Padlock on a door, the padlock has the word jargon written on it
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Exactly how bad jargon is holding back your hiring

Jargon happens—often to otherwise good words. Even words that start out novel and cool become cliches over time. What is GOAT today is YOLO tomorrow. When a new turn of phrase is introduced into a business environment, it shows that you’re on top of the right trends. But over time it becomes overused (and misused), to the point of simply losing its linguistic value. Sometimes a cliched term represents a cultural metaphor that is moving away in relevance such as being a team player. Team player, like many sports analogies in business, has seen mounting criticism in recent years.

People love to mock corporate jargon, and there are plenty of good reasons to do so (here’s one from Textio CEO Kieran Snyder!). But language can evolve quickly. Who decides what’s cool and cutting-edge and what’s a cliche? One way to know is to let people vote with their actions. Here are some top stats on jargon from Textio’s data set of real-world job posts and hiring outcomes:

Horizontal bar chart showing 7 phrases with their likelihood of causing a job posting to fill more slowly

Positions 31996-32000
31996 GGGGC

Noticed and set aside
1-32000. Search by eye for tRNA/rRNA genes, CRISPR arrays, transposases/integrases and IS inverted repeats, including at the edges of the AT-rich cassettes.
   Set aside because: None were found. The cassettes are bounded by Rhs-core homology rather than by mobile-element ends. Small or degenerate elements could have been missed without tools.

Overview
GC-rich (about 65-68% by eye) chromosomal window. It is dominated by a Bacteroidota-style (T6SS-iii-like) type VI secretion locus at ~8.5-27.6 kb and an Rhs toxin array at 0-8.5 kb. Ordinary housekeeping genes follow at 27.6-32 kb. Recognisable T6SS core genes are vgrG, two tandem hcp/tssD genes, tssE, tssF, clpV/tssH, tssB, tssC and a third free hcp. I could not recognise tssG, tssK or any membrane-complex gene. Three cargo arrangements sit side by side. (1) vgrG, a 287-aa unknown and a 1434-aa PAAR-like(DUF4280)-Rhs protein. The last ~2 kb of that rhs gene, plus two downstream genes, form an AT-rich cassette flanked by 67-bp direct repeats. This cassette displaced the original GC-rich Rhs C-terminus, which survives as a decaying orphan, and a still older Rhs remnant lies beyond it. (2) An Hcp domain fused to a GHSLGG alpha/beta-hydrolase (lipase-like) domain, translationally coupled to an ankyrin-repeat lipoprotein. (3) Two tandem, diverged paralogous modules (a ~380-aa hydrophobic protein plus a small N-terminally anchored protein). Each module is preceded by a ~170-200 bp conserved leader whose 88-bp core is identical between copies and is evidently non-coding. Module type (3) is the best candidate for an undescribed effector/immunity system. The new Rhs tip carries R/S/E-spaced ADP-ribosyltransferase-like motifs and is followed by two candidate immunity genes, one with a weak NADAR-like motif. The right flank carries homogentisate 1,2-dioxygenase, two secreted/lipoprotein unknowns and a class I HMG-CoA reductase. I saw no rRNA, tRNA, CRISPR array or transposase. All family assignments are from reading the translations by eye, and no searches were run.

What we see here are some very real reasons to avoid jargon in your hiring: using corporate cliches in a job description can make the role three times as likely to fill slowly.

Corporate cliches is just one category of phrases that are identified as “orange phrases” by Textio’s predictive engine. These are key phrases that are negatively impacting your Textio score, which means your job will fill slower and attract fewer good candidates than it would if you were to replace that language with something better. (And we know it’s current because Textio is constantly adding new data—at the rate of more than 10 million hiring outcomes every month!)

Everyone knows cliches are annoying, and this proves it: every time someone publishes a job post with terms like overachiever, more job-seekers are “voting” against it by not applying for the job, causing it to fill more slowly. Put simply: people are less likely to be interested in working at a company that speaks too much “corporatese.”

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